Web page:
Home > RIOT HOUSE (Crooked Sinners #1)

RIOT HOUSE (Crooked Sinners #1)
Author: Callie Hart

Prologue

 

 

I can’t move.

Not even an inch.

The foul smell of rot seeping through the tiny holes in front of my face makes me gag. I’ve thrown up four times in—I don’t know how long it’s been—and but that isn’t even the worst part of this nightmare.

The worst part is the terror of not knowing when he’s coming back.

Night turns into day, turns into night, turns into day.

My knees, and my hips, and my shoulders scream, constricted and long dead from lack of blood flow.

I think, perhaps, that I might die.

Dying would be preferable to this.

But I don’t. I keep on breathing, my mind spiraling away from me until my thoughts are unrecognizable noise.

And all I can do is kneel here.

All I can do is wait.

 

 

1

 

 

ELODIE

 

 

Thank fuck it’s dark.

Nothing could be worse that arriving at a new school in broad daylight.

The Lincoln Town Car jolts as it hits a dip in the road, and a wave of panic lights me up—an immediate, unfortunate response to the last two years that I’ve spent living in a war zone. And no, I’m not talking about the fact that my previous home in Israel occasionally felt like a war zone. I’m referring to the fact that I was living under the same roof as my father, Colonel Stillwater, whose idea of a relaxing weekend was beating me black and blue during our Krav Maga training sessions.

I still flinch every time I hear someone politely clear their throat. When Daddy Dearest clears his throat, it usually means I’m about to endure humiliation at his hands. Or some form of embarrassment. Or both.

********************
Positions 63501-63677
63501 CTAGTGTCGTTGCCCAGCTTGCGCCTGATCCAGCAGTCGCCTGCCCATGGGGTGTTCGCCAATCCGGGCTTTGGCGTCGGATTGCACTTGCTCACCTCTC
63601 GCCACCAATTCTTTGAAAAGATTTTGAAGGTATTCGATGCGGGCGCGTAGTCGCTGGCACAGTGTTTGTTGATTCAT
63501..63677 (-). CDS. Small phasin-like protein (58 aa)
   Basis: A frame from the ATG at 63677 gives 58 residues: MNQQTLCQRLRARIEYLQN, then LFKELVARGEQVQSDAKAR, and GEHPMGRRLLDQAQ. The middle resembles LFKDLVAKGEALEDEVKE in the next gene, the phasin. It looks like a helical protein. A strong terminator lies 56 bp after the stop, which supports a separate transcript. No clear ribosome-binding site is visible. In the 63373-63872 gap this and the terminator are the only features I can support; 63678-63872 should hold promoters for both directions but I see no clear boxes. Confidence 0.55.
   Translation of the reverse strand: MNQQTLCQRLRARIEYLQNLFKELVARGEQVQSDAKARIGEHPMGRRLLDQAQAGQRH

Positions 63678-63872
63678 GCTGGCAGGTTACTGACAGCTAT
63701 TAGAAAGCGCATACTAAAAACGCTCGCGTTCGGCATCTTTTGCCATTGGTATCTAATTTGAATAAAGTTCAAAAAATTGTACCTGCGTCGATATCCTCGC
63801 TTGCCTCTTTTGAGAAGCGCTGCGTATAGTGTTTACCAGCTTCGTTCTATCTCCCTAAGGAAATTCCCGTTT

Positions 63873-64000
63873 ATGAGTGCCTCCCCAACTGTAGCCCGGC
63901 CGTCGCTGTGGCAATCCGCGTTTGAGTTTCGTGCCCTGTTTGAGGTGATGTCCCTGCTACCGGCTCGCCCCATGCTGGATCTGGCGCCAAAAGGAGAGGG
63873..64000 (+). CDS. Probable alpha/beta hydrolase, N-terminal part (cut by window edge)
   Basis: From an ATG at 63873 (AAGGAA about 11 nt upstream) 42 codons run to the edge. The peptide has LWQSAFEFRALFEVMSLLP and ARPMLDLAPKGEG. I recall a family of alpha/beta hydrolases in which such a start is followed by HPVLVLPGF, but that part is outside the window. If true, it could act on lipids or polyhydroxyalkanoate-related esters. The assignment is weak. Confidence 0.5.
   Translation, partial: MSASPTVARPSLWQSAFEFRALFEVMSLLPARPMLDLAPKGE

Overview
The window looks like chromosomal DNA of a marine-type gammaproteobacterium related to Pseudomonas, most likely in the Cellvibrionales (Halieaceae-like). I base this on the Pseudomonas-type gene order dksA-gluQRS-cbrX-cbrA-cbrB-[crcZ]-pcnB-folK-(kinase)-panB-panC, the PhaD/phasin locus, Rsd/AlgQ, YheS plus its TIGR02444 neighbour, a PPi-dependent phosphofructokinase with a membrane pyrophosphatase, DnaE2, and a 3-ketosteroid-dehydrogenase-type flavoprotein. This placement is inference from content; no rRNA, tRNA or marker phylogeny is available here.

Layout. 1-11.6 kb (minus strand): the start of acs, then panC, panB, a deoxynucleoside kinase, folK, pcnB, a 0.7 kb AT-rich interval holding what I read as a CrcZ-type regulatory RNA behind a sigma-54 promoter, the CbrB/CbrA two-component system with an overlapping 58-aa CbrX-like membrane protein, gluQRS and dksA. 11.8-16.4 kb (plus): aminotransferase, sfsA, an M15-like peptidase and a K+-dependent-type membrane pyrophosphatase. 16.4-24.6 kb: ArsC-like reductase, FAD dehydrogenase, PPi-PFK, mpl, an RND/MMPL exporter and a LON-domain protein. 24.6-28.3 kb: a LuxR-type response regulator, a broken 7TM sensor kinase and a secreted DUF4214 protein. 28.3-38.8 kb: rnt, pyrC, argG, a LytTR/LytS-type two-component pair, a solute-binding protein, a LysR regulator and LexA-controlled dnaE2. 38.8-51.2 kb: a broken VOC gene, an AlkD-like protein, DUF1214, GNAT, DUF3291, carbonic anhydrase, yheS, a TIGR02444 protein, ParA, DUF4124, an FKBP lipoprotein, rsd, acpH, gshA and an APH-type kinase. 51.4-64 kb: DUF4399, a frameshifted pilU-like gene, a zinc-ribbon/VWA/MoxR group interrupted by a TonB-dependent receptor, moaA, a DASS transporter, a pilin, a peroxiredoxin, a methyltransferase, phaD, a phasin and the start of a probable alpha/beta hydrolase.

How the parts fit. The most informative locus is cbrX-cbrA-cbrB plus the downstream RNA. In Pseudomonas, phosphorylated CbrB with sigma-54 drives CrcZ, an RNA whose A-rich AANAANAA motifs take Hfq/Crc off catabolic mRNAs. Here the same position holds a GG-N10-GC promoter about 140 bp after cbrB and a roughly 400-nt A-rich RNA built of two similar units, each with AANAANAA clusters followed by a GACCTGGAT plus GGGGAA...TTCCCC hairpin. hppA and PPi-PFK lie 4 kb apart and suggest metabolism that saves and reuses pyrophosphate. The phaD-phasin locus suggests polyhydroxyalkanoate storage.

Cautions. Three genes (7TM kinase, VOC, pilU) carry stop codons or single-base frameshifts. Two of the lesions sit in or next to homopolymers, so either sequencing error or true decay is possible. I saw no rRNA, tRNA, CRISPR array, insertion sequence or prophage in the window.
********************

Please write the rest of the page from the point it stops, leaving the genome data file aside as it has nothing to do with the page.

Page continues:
“Looks like they left the lights on for you, Miss Elodie,” the driver says through the open privacy window. This is the first thing he’s mumbled to me since he collected me at the airport, bundled me into the back of this gleaming black monstrosity, gunned the engine, and headed north for the town of Mountain Lakes, New Hampshire.

Up ahead, a building looms like a proud, ominous sentinel out of the dark, all sharp, tall spires and turrets. Looks like something out of the pages of a Victorian Penny Dreadful. I avoid peering out of the window at the stately structure for too long; I glared at the academic pamphlet Colonel Stillwater shoved at me when he unceremoniously informed me that I’d be relocating Stateside without him for long enough that the academy’s imposing fa?ade is already burned into my memory in intricate detail.

Tennis courts.

Swimming pool.

Fencing studio.

Debate lounge.

A library, commemorated by George Washington himself in 1793.

It all looked great in print. Only the height of luxury for a Stillwater, that’s what my father said gruffly, as he threw my single small suitcase into the back of the cab that would whisk me away from my life in Tel Aviv. I saw straight through the building’s state of the art facilities and it’s well-heeled, old-money veneer, though. This place isn’t a regular school for regular kids. It’s a jail cell dressed up as a place of learning, where army officers who can’t be bothered dealing with their own kids dump them without a second thought, knowing that they’ll be watched over with a military-like focus.

Wolf Hall.

Jesus.

Even the name sounds like it belongs to a fucking prison.